Key 6: Long-term Economy – Real annual per-capita economic growth during the term equals or exceeds mean growth during the previous two terms.
2008: False (2-4)
2012: False? (3-3)
This key relies on broad based and long term indicators of economic growth. While the voters may not make the calculations themselves they can notice a long term trend of economic indicators. This is also the one that confounds the most out of people when trying to predict. In 2008, the incumbent party candidate John McCain had to deal with the down turn of the economy at the start of and end of Bush’s terms. There was also significant growth at the end of Clinton’s last term and after the initial recession of Bush’s first term. In 2012, President Obama has nothing to lose in this area because Bush’s last term was atrocious in terms of economic growth. This key will turn on the whether it exceeds the mean growth of both of Bush’s terms. I have looked at numerous pieces of information in trying to predict this key. It is my estimation that this key will not turn in favor for Obama; here is why.
Using the chart above I figured out the average GDP (gross domestic product) – real growth rate of the United States. In Bush’s first term the average was 2.7125%; his second term was 2.675%. So far in the Obama administration he has an average of 0.4% of economic growth. Obama has a lot of ground to make up to even come close to that kind of growth with his last eighteen months of this current term. Not impossible but I think everyone can agree this key will not be won by him.
Key 7: Policy Change – The incumbent party administration effects major changes in national policy.
2008: False (2-5)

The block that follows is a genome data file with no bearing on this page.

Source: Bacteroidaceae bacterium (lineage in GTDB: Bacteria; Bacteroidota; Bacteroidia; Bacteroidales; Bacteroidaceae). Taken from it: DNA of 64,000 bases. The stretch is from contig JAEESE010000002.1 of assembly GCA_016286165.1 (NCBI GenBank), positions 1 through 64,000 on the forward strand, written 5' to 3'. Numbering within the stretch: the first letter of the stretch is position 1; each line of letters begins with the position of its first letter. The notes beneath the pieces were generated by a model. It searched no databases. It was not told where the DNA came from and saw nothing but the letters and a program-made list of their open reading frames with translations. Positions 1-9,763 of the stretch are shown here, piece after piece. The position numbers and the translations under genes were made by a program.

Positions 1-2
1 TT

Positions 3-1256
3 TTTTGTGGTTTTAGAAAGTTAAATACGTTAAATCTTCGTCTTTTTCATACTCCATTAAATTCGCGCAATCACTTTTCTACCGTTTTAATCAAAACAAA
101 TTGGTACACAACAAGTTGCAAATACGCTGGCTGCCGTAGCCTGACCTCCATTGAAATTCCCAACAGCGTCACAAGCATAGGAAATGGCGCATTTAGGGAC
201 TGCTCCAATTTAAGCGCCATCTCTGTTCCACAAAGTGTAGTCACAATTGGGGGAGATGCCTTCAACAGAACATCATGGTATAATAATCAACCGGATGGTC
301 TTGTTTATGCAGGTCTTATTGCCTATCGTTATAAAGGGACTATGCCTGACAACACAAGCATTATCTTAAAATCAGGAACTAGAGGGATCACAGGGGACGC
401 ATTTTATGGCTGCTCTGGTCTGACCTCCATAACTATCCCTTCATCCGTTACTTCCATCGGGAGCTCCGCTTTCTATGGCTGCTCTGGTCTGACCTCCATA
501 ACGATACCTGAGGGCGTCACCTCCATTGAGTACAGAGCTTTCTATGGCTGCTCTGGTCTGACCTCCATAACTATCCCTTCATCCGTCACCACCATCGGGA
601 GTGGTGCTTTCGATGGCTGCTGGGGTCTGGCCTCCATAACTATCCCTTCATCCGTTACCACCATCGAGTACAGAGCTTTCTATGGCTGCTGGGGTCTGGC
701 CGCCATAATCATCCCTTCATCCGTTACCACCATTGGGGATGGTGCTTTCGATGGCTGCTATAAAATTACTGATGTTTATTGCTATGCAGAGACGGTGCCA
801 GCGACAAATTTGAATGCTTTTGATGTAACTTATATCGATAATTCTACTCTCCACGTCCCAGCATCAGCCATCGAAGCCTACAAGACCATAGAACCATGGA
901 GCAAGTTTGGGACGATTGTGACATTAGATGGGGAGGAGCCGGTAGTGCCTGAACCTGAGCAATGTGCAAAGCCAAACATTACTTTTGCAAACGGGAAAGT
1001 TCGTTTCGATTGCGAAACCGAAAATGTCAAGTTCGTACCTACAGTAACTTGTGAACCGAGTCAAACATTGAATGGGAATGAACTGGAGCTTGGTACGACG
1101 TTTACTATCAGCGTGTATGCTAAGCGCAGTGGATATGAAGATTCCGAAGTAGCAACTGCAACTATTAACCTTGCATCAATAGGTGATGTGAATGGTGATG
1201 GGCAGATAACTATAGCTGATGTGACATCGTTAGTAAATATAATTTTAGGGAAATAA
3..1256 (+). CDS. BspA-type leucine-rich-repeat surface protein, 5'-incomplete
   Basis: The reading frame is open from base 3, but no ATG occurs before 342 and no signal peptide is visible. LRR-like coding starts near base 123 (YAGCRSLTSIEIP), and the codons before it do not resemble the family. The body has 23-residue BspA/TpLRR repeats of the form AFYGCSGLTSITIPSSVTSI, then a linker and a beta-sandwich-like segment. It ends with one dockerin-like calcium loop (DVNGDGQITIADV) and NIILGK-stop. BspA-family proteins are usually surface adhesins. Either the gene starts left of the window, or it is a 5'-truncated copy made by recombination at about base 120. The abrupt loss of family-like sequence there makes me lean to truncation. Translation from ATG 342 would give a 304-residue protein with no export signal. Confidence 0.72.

2012: True (4-3)
This key is also fairly self-explanatory. Again these keys do not rely on political ideology or partisan politics. The policy change must not only depart from established practices or break new ground, but this must be widely perceived at the time (Lichtman 37). This can be both domestic or foreign policies. In 2008 this key was turned against John McCain because the Bush Administration did not have any major policy changes in his second term. Most of them were continuations of what had already been accomplished during his first term. President Obama secured this key during this first two years in office with the health insurance reforms that are now known as Obamacare. Even if the legislation is repealed or deemed unconstitutional by the Supreme Court, this key still will turn in his favor.
Key 8: Social Unrest – There is no sustained social unrest during the term.
2008: True (3-5)
2012: True (5-3)
To turn this key against the incumbent party “unrest must manifest itself in violent challenges to authority that either are sustained or raise concerns that remain unresolved at the time of the election campaign. This key shows that the administration is unable to cope with with crisis (Lichtman 38). This key has not been turned against an incumbent since 1968. While there have been major political protests against both President Bush and Obama neither of these have been violent challenges against the government. It is unlikely to turn against Obama in the next eighteen months.